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Tutorial: CIV+IDA - Part 2

Discussion in 'Civ1 - General Discussions' started by darkpanda, Mar 20, 2014.

  1. M-Z

    M-Z Chieftain

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    I have made some (superficial) investigations of my own. ;)
    It turns out that function called here is responsible for drawing "next frame" of animation:
    Code:
    0988:1F00  03C2                add  ax,dx
    0988:1F02  054000              add  ax,0040
    0988:1F05  50                  push ax
    0988:1F06  9A9600E51E          call 1EE5:0096
    0988:1F0B  83C406              add  sp,0006
    0988:1F0E  B80100              mov  ax,0001
    0988:1F11  50                  push ax
    [b]0988:1F12  9A34012403          call 0324:0134            <== draw[/b]
    0988:1F17  83C402              add  sp,0002
    0988:1F1A  8B848218            mov  ax,[si+1882]           ds:[1886]=0001
    Unfortunately NOPing it gives pretty ugly results. Unlike fast scrolling on poles when trying to "go across"...
    You have nailed it in first go... :D
    As I just experienced, one should not put segment numbers in hex searches.
    Code:
    [b]b8 01 00 50 9a 34 01[/b] 82 01 
    - these are hex codes in .exe file of assembly code from 0988:1F0E on. The segment number is different, just like you said.
    I must say I don't like this segment addressing - apart from problems you presented, it is not unique. If I have some linear address in Cheat engine, I cannot go and toggle breakpoint in say 327a5 address, because it can be 327a:0005 or 3270:00a5 or many others.
    I think you are right - I recognize this 2BBD segment. :)
    I think no IDA version would recognize overlays because (I think) it is not standardized thing (like every app which uses overlays does this the same way). I lately have been playing Warlords 2 and it seems that it loads new code all the time - I debugged it and then when later (like two tiles of movement later :) ) I went for the same address it contained very different code. It's kinda beautiful (seeing the lengths programmers went to overcome limits layed by "old" hardware) but also pain in the...
    I won't be meddling with drivers anytime soon. ;)
     
  2. darkpanda

    darkpanda Dark Prince

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    I have no clue where you're getting your segments from... What's your CIV version? is this a copy-paste from DOSBox, or else?

    NOPing a "far call" always creates havoc, precisely because of the relocation issue: the binary syntax of "far call" is 5 bytes: 9A <offL> <offH> <segL> <segH>.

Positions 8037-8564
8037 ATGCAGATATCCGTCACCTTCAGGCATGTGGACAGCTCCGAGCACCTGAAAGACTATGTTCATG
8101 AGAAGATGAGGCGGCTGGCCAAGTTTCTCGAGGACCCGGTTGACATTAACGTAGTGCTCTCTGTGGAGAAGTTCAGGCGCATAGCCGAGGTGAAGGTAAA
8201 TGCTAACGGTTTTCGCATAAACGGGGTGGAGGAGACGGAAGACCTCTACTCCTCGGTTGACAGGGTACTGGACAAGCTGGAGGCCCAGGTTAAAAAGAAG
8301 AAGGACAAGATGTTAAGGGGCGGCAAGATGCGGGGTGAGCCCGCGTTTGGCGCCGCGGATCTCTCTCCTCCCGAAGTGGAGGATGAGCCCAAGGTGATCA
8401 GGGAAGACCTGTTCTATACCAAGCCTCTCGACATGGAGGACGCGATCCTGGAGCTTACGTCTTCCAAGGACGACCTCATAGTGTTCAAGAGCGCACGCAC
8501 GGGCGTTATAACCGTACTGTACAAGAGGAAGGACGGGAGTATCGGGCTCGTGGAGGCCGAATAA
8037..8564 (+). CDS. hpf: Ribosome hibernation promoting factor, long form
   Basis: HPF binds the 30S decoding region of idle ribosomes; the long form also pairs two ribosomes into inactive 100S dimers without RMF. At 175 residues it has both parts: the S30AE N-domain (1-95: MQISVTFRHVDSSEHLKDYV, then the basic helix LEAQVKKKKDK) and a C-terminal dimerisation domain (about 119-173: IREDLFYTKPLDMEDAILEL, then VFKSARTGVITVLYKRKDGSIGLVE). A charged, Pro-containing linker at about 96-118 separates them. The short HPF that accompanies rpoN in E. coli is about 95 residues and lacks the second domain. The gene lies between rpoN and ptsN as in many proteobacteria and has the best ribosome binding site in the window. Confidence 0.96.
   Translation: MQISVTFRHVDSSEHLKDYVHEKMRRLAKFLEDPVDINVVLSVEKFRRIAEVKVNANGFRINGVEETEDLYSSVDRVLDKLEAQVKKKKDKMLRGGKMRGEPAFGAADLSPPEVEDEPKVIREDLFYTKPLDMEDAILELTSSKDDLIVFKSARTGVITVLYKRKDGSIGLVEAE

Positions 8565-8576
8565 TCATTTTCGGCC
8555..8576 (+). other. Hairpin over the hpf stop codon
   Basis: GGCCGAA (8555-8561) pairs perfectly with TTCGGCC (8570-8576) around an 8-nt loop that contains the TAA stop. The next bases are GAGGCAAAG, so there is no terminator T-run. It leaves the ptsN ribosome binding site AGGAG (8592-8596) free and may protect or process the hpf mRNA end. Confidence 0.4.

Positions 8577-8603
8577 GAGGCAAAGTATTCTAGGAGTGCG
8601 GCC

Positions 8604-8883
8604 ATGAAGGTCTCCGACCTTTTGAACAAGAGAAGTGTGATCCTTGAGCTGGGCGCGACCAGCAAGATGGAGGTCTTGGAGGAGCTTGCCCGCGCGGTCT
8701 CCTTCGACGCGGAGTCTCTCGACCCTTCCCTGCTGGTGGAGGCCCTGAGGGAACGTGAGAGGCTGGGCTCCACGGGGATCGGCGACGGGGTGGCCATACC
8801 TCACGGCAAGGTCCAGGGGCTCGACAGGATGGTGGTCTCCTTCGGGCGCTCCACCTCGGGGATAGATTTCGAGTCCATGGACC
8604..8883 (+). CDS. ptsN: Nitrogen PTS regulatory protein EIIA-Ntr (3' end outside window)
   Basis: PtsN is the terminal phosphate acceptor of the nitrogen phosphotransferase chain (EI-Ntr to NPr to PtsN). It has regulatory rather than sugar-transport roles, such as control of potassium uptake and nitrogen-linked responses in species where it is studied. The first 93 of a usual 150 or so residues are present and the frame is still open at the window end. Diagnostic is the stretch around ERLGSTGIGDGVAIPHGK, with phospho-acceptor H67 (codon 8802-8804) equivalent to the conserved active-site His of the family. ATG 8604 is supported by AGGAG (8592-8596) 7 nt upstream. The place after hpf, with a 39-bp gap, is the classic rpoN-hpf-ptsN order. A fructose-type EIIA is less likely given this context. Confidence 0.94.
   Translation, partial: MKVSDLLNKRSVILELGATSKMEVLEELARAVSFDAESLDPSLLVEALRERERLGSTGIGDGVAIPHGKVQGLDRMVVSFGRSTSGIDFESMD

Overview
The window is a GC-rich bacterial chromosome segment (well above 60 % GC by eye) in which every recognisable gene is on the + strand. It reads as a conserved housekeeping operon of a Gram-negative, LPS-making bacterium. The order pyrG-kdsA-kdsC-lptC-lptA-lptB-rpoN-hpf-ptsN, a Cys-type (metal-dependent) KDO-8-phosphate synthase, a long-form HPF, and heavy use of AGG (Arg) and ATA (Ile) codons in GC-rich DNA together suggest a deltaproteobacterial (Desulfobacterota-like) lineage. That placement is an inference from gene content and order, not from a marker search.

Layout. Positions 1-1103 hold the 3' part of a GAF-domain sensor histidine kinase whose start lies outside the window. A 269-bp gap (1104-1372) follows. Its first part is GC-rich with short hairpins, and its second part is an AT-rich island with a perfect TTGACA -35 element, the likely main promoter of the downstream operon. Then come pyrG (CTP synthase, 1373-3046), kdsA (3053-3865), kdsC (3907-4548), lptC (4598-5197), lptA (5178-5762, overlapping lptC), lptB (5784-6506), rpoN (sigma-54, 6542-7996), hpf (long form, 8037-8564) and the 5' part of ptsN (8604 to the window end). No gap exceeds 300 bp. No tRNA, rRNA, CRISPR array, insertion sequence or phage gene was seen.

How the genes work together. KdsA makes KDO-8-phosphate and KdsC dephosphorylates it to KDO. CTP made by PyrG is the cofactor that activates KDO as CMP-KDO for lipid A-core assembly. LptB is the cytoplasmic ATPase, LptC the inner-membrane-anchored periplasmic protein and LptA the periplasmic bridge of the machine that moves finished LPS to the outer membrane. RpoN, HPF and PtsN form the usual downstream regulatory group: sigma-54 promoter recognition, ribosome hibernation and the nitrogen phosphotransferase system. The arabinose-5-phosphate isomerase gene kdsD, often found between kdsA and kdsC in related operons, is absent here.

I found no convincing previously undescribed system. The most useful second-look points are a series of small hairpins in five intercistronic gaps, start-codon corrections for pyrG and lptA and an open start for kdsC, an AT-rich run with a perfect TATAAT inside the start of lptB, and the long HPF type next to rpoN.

Since <segL> <segH> stand for a segment base, it is listed in the relocation table and updated at EXE load time, to account for the program start position in memory... So if you set it to NOP NOP (90 90), it will be changed to 9090 + <progStartBase>, which is no longer NOP NOP.

    For me, the best way to shunt far calls is to "jump" the bytes: 9A <offL> <offH> <segL> <segH> -> EB 03 <offH><segL> <segH> (jumps right after <segH>)


    I am not sure why this is a problem for you: 3270:00a5 and 327a:0005 are actually representing the same physical location in memory, so you may as well put breakpoints on absolute positions, it should work too.

    I know for a fact that a later version of IDA (not free) does detect overlays and automatically creates segments for them when first parsing the EXE. IDA does not patch the overlay calls though (INT 3Fh).

    As a matter of fact, the concept of overlays is an MS-DOS standard, as reflected in the last word of the standard MZ header (bytes 26 and 27) which represents the EXE's "overlay number", as well as the interrupt 3Fh which is dedicated to overlay loading as per MS-DOS specs.

    However, the implementation of how to manage overlays is not specified by MS-DOS (I presume), and typically Microsoft and Borland used to provide different implementations of overlay management. If you analyze CIV.EXE code from the start, one of the first thing done is "installing" the interrupt handler for INT 3Fh - that is to say, configure the system to plug-in INT 3Fh into the overlay management code embedded in CIV.EXE (although it was put in CIV.EXE by the MSC compiler, most likely, not by CIV programmers).

    I definitely have to progress on PART 3, it seems :p
     
  3. M-Z

    M-Z Chieftain

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    Yes, it is from DOSBOX; Civ version I think .04.
    No I meant NOPing 5 bytes :). It didn't mess up anything just did some not pretty animations. I think what I would like to achieve is making it draw every 2nd, 3rd or maybe even 4th frame of animation. Now it just looks ugly. I should look somewhat deeper into it.. :)
    Side remark/observation - in Warlords 2 I patched some code in a way I presumed would crash the game immediately. I needed more bytes to code mov instruction with immediate value and not register:
    mov [addr],al => mov [addr], imVal
    So I "swallowed" pop or push instruction before. I thought it would break everything right away (messing up stack should have disastrous and immediate results), but it didn't; I don't exactly know why.
    Yes, BPLM command in DOSBOX gives proper results - breakpoint on write. But if my cheat engine points to some address in code it seems that I have to have correct (at runtime) number of CS and IP to set breakpoint properly. Although it is not a big problem because I do not search for code in Cheat Engine, only use it for "patching" code "on demand". But if I forget what the CS:IP address was, I cannot use any address which points to the same area in code - it must be the address.